Janine faced a big dating dilemma: Her boyfriend of eight months, Devin, was a nearly perfect match for her. Handsome, honest, considerate, loyal—the list of his positive attributes went on and on. Devin and Janine laughed together, shared many of the same goals, and communicated at a deep level.
So what was the problem? This man, so wonderful in every other way, simply could not keep a job. His résumé, if he ever compiled one, would be as long and varied as a gangster’s rap sheet.
“He’s a great guy, and I’ve dreamed about spending our lives together,” Janine said. “But there’s that one sticking point—steady employment. In fact, for Devin the term ‘steady employment’ is an oxymoron. Do I want to make a long-term commitment to someone I may end up supporting financially and whose serial job-hopping is bound to cause conflict?”
And then there’s Nate, a 36-year-old financial planner in San Diego, who had been dating Brittany for several months. He told friends he’d found his “dream woman” and was beginning to think she was the one. But then came the fateful night when Nate dropped by Brittany’s apartment to surprise her with flowers. She reluctantly invited him in, and he immediately understood her hesitation. Her place was a disaster—clothes scattered everywhere, dishes piled in the sink, magazines strewn about, mounds of unfolded laundry on the floor. Despite her excuses about being too busy to clean up, subsequent visits to her apartment always revealed the same disaster-area disarray. A fastidious fellow, Nate caught a vision of what life with Brittany might look like on a daily basis.
“Here was this amazing woman—smart, charming, accomplished…and a complete slob,” Nate said. “It’s possible she could improve with some encouragement and coaching. But it’s possible she wouldn’t. What then? Mr. Clean marries Miss Messy, and they live unhappily ever after?”
Maybe you can relate to Janine and Nate. You’re dating someone who is right in so many ways, but wrong in one significant way. Perhaps it’s a personal habit that drives you nuts: his total lack of manners at mealtime or her constant interruptions while you’re trying to talk. It could be a character issue that signals trouble: he drinks too much but shrugs it off as “no big deal” or she pouts and sulks to get her way. Whatever it is, you wonder if this “fatal flaw” might kill the relationship.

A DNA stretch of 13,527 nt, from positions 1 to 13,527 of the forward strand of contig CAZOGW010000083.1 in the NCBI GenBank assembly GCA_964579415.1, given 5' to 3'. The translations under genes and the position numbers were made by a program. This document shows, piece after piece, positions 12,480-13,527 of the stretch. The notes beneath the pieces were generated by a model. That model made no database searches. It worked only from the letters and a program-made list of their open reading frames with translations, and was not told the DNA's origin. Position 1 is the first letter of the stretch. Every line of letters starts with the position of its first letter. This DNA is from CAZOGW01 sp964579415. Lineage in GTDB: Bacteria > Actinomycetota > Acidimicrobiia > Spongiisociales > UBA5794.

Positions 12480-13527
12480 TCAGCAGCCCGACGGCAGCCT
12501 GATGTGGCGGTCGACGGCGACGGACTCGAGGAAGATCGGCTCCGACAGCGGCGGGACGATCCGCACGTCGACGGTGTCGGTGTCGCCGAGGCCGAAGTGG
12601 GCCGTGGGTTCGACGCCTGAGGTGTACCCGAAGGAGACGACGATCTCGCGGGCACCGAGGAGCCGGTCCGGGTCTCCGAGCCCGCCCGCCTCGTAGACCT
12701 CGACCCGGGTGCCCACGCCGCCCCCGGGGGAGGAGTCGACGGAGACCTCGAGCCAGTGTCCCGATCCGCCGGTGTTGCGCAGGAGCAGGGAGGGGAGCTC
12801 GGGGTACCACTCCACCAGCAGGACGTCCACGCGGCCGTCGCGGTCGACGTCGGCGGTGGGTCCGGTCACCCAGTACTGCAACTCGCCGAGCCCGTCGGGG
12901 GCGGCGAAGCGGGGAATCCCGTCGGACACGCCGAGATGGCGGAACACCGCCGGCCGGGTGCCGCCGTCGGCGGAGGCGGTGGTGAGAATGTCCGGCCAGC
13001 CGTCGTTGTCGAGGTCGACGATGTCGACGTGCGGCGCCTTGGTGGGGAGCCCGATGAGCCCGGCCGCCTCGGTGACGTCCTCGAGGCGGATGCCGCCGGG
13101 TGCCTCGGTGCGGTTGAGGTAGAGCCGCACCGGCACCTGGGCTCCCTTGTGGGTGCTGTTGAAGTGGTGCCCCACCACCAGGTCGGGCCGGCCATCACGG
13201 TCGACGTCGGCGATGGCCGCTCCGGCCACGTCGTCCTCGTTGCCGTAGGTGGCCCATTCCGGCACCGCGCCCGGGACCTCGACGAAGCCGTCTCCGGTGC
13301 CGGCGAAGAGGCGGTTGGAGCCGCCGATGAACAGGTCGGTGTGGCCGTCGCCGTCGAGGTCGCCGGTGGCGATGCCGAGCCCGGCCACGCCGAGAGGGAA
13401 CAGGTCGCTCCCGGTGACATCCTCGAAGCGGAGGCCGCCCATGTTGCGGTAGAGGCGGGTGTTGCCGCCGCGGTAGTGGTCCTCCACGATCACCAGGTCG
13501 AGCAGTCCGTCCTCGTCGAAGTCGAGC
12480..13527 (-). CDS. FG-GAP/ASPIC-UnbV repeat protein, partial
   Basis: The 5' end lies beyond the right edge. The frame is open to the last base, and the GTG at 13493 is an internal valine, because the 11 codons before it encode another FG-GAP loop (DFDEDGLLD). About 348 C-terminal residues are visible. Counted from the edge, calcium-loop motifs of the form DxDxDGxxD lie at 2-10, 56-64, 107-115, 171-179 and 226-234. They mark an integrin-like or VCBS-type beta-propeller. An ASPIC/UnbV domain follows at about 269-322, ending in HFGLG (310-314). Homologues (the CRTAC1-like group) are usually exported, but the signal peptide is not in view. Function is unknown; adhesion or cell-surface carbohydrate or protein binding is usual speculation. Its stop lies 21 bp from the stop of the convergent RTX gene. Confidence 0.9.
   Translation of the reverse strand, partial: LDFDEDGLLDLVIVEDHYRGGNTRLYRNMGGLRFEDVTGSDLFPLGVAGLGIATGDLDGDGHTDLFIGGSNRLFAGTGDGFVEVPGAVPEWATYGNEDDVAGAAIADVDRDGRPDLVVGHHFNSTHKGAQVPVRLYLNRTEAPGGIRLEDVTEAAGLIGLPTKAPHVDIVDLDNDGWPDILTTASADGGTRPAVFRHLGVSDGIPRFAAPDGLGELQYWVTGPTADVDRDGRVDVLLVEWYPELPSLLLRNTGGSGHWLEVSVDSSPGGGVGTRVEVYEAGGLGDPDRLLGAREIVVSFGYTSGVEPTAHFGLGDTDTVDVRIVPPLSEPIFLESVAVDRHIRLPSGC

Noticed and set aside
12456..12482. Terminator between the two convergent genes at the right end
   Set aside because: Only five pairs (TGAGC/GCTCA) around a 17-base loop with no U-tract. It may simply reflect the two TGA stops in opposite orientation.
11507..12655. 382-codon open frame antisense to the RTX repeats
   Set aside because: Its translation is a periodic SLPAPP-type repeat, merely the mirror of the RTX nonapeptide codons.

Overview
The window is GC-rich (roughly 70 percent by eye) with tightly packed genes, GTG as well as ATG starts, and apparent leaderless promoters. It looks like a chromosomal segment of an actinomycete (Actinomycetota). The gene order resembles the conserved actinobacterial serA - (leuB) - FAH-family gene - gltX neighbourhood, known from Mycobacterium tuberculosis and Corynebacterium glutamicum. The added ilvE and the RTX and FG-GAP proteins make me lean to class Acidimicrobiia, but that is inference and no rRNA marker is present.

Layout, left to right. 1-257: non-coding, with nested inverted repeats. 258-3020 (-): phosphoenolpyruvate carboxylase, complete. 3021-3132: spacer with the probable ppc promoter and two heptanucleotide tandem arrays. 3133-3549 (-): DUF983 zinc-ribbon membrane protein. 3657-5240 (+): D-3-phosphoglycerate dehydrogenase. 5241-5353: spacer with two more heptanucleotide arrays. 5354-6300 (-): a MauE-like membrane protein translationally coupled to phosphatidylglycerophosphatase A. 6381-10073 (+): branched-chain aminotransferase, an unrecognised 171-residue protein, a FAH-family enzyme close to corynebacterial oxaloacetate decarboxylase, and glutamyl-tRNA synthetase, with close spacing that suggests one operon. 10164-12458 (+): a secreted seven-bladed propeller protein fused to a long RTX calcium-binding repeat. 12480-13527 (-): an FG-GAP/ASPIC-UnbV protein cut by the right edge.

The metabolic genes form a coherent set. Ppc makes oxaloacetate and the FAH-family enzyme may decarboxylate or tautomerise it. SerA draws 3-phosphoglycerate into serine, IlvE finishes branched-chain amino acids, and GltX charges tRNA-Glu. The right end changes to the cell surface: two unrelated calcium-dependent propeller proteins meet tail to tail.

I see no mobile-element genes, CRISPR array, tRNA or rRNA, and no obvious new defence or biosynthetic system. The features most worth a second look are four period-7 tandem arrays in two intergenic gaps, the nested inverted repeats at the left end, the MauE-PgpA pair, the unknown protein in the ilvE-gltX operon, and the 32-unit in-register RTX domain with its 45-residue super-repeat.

What should you do? Begin by asking yourself the following questions:
Is this a learned behavior that can change or a personality trait that probably won’t?
Nearly everyone has a few bad habits that can be beat with willpower, accountability, and encouragement. But relatively minor irritations are in a different category than ingrained personality traits, which are usually difficult (and sometimes impossible) to change. Clearly identify which type of issue you’re dealing with–one that’s possible to modify or one that will likely stay the same.
Does this shortcoming appear on your must-have or can’t-stand lists?If you have carefully identified the ten things you can’t live with and the ten things you can’t live without, then these lists should serve as a screening process. And if your partner’s flaw shows up, this should be a clear signal that this person isn’t right for you. That may sound cold hearted, but what good are your must-have and can’t-stand lists if nonnegotiable items become negotiable? What’s more, we can only imagine the number of divorces or troubled marriages that involve people who thought, This one thing really bothers me, but it’ll go away.
Is this a fault you are willing to live with? Making plans for a long-term relationship with someone you assume will change is a recipe for trouble. Sure, people grow and improve, but you should not base your future happiness on the assumption that your partner will be able to (or want to) change enough to satisfy your wishes. Of course, you may ultimately decide that you can live with your partner’s fault, but in doing so you’re making a deliberate, conscious choice.
The issue here is not about trying to find someone perfect—and a good thing, too, since there’s no such person on the face of the earth. The issue is about you being clear about what shortcomings in a partner you can live with and which you can’t. Give yourself the freedom to move on to other prospects — or fully embrace your lover, flaws and all.